- On August 10, 2017
House price growth is faltering in London and the South East, new figures from the Royal Institution of Chartered Surveyors (RICS) show.
Just 1% of RICS members reported an increase in prices in July, compared to 7% in June, suggested that house prices are flatlining.
The report also reveals what it says are “diverging trends” across the UK, with prices firmly on an upward trajectory in some areas.
Northern Island, the West Midlands and the South West all saw steady increases over the past two months.
The negative net balance in London and the rate of decline matches the previous three months, however the reading in the South East was the weakest since 2011.
Simon Rubinsohn, RICS chief economist, said: “Sales activity in the housing market has been slipping in the recent months and the most worrying aspect of the latest survey is the suggestion that this could continue for some time to come.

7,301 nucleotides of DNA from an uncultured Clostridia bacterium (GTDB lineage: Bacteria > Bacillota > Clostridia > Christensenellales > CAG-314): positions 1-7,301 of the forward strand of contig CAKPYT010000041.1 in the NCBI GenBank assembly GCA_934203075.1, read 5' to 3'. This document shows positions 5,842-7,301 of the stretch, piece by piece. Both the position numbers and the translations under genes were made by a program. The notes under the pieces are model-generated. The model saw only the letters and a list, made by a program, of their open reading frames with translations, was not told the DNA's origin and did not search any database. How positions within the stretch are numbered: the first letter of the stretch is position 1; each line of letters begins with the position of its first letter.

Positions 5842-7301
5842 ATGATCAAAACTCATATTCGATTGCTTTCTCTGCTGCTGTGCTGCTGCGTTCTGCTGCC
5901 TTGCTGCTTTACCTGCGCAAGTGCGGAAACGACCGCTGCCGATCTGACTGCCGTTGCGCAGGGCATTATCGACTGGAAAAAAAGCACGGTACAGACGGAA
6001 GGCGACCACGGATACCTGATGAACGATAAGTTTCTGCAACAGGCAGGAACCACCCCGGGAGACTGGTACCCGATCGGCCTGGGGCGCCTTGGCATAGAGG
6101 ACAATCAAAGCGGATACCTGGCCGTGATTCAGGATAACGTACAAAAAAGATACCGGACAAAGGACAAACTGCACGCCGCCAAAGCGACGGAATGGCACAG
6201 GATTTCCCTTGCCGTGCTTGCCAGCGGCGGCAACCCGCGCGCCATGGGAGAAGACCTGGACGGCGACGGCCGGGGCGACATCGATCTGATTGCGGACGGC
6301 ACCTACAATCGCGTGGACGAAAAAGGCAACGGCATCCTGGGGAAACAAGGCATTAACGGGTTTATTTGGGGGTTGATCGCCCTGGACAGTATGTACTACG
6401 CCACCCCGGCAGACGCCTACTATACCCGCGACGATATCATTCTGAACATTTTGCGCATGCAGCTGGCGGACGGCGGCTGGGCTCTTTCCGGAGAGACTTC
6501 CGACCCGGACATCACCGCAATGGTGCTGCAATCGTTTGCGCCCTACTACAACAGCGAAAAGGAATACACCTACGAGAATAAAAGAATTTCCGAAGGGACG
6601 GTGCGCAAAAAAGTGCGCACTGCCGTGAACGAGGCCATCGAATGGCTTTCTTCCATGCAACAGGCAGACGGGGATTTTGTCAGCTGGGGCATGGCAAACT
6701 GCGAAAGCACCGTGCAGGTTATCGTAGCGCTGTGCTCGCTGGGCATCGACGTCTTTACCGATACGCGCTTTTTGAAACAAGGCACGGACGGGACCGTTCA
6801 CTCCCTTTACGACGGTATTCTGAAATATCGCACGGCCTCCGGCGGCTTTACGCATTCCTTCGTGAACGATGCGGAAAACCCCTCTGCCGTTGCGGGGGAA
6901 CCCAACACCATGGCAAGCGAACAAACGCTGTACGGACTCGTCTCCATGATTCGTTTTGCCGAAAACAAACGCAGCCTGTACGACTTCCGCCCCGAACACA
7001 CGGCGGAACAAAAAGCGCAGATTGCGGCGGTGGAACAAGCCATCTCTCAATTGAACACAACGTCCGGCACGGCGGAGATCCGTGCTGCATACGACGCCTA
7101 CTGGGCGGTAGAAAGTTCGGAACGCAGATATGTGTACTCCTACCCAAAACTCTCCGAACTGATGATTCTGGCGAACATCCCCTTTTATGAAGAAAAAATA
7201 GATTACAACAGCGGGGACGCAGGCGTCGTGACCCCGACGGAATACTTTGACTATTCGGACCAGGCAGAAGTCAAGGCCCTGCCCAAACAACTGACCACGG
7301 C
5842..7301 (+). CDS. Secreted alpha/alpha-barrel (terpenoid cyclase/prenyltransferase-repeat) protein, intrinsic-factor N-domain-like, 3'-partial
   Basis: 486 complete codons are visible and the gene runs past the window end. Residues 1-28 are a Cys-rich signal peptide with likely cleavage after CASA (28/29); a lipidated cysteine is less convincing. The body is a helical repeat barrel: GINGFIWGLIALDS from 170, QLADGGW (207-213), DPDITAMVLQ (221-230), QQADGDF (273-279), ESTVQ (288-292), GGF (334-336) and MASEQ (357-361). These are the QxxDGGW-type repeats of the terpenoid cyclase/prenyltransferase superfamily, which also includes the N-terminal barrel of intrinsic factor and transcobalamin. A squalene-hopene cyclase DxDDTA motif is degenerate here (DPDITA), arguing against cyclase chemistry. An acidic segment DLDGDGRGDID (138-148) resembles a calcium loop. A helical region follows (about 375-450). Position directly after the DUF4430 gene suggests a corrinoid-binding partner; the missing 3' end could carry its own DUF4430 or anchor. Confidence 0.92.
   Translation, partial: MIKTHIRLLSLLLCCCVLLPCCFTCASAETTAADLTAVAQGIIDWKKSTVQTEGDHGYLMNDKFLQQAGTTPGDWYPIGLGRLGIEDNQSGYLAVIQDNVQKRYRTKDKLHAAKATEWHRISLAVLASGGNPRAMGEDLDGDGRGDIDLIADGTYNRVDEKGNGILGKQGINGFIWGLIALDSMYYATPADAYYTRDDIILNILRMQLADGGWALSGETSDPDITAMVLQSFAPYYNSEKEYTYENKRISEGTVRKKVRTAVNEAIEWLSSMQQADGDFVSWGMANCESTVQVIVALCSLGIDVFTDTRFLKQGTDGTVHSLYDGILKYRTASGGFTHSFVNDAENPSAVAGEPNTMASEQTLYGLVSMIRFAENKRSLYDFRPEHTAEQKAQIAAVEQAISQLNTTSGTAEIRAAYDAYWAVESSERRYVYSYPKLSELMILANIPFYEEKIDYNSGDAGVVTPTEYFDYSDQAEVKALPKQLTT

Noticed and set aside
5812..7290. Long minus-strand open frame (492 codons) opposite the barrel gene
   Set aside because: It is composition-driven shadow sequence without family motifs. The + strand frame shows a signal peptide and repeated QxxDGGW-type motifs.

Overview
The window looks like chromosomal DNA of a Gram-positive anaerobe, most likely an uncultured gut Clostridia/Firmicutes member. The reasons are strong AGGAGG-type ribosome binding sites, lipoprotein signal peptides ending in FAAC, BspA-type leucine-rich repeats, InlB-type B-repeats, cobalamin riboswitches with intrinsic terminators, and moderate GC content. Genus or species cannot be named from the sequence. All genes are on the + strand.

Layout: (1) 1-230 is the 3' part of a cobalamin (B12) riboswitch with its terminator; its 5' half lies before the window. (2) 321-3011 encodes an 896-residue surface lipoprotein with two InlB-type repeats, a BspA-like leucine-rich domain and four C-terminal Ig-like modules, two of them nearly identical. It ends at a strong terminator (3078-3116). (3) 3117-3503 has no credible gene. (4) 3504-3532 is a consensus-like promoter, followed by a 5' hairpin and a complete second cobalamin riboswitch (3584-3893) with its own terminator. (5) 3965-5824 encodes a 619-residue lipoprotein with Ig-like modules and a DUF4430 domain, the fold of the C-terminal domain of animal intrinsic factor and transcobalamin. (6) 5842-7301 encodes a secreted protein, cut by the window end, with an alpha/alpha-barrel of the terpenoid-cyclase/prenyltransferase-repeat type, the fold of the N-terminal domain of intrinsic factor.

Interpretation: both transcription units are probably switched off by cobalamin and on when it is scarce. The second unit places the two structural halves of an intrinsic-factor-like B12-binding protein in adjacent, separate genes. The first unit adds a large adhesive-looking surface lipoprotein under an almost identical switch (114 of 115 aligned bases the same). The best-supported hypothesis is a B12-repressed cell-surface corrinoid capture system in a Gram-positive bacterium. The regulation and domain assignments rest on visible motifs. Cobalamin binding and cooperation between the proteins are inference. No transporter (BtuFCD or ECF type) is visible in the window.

“One reason for this is the recent series of tax changes, but this is only part of the story.
Lack of new builds
“Lack of new build in the wake of the financial crisis is a more fundamental factor weighing on the market.
“And there are some very real consequences for the economy from all of this including the impact on the ability of people to be mobile when looking for work.”
Despite the flatter trend, Mr Rubinsohn said, there was no real indication of houses become more affordable in the near future.
“Hence the need for the government to press ahead with the Build to Rent initiative, as well as continuing to focus on other tenures alongside home ownership to try address this critical issue,” he added.
In terms of whether homes are still selling for the asking price, 68% RICS members who responded said that top end properties valued at more than £1million were coming in below asking prices.
Although RICS said this was not uncommon, 33% of respondents said they agreed price was up to 5% below the asking price and 26% reported between 5% and 10% under.
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